In contrast to the behavior of this decorating enamel, a red decoration provided using an unstabilized cadmium red enamelling composition such as used in the prior art exhibits relatively poor color stability during high temperature firing. Hence, a decal provided as above described, but from which the 30 grams of potassium borosilicate color stabilizing agent is omitted, ordinarily provides a decoration which is gray in color after firing at temperatures above 800 C. for 15-20 minutes.

EXAMPLE II

A cadmium red decorating enamel is compounded by intermixing 100 grams of a conventional fritted CdO--PbO--B2 O3 --SiO2 glass enamel flux, 3 grams of cadmium sulfoselenide pigment, and about 30 grams of a conventional organic vehicle. This mixture is blended in an ink mill to provide a screening paste, and this paste is applied to decal backing paper with a 280-mesh silk screen in a quantity sufficient to provide an enamel layer about 3-5 microns in thickness after firing.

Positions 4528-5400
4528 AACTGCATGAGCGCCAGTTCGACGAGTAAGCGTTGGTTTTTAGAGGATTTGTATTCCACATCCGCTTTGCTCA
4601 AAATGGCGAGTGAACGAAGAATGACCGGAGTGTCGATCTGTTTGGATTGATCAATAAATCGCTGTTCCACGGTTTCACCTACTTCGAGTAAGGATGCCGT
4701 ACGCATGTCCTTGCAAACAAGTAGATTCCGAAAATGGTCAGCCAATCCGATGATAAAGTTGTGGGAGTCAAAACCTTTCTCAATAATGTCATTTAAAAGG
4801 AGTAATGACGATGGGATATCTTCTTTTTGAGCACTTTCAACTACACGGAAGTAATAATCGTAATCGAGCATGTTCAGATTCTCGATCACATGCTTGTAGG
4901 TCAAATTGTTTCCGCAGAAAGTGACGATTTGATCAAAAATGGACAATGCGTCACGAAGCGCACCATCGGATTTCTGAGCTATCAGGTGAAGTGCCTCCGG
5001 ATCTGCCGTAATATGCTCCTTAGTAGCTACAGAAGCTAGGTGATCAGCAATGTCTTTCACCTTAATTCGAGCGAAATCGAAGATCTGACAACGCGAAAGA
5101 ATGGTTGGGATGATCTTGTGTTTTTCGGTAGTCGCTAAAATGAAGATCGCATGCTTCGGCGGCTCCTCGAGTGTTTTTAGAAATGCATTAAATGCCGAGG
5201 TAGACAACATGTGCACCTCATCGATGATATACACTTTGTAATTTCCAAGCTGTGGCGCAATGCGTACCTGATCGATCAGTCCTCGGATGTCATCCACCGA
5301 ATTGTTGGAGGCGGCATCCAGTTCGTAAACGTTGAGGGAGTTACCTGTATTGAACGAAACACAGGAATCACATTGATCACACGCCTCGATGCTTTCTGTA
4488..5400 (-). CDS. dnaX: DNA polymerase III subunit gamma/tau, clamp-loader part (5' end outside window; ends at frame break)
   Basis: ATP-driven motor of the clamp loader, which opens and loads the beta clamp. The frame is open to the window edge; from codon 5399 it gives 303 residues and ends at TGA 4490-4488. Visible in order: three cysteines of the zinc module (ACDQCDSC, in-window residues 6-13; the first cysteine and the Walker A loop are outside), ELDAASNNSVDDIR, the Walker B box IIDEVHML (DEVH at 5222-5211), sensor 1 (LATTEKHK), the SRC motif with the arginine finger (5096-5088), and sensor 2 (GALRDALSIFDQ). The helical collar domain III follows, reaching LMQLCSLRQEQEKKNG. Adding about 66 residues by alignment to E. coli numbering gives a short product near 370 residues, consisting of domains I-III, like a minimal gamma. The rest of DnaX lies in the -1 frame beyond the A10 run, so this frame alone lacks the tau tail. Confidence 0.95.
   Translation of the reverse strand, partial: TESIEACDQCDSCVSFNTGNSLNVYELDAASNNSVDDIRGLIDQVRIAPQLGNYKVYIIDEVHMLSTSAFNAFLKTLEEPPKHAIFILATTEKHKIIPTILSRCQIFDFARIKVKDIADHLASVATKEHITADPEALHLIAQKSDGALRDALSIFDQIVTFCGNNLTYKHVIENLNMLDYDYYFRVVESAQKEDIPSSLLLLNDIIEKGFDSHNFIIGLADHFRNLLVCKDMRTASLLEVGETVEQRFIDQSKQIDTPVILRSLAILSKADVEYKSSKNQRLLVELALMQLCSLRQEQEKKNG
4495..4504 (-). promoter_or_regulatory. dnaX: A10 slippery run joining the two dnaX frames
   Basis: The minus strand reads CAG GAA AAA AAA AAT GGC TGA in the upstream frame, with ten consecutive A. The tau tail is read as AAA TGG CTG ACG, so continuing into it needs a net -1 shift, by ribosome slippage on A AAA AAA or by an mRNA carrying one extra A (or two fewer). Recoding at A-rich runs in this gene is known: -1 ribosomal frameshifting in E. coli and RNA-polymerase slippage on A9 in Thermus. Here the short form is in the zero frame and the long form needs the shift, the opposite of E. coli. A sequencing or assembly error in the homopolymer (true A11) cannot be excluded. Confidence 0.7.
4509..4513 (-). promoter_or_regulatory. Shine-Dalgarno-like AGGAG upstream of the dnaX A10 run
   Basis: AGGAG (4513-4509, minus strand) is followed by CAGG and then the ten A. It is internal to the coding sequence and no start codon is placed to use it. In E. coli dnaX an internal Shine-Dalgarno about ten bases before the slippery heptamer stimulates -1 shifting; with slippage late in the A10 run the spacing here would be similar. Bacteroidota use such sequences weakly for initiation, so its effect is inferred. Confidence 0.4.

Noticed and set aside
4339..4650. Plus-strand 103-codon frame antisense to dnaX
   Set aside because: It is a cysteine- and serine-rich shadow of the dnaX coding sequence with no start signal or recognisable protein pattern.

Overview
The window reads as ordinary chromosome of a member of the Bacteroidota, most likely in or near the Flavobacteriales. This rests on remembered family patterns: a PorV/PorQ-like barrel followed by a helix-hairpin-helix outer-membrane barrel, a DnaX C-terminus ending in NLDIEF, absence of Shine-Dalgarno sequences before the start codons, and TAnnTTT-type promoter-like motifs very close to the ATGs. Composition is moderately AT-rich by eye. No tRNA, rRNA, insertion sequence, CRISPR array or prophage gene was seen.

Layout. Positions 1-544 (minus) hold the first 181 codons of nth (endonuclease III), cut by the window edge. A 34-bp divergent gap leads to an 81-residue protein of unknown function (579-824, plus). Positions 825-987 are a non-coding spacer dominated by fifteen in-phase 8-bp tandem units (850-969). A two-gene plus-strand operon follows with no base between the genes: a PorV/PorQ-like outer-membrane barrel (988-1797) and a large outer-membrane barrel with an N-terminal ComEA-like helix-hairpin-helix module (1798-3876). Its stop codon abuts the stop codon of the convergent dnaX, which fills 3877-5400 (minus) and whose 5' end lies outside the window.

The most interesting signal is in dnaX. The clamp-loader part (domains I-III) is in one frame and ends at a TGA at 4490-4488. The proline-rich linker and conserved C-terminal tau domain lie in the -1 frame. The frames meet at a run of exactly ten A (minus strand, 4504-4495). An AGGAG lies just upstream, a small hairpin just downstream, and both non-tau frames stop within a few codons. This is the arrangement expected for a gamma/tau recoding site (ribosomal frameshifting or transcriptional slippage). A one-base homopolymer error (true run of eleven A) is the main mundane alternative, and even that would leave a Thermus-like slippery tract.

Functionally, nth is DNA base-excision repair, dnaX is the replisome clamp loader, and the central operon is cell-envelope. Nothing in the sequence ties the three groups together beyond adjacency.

About 100 grams of the fritted potassium borosilicate glass color stabilizing agent described in Example I is mixed with 30 grams of a conventional organic vehicle to provide a second screening paste. A layer of this paste is then applied with a 280-mesh silk screen over the enamel layer on the decal backing paper in a quantity sufficient to provide a covering layer of glass color stabilizing agent about 3-5 microns in thickness after firing.

A non-pigmented covering layer consisting of a screening paste containing the CdO--PbO--B2 O3 --SiO2 enamel flux glass is applied over the stabilizing covering layer in an amount sufficient to provide a flux layer about 3-5 microns in thickness after firing. A final layer consisting of a protective lacquer film is then applied over the enamel and covering layers of the decal.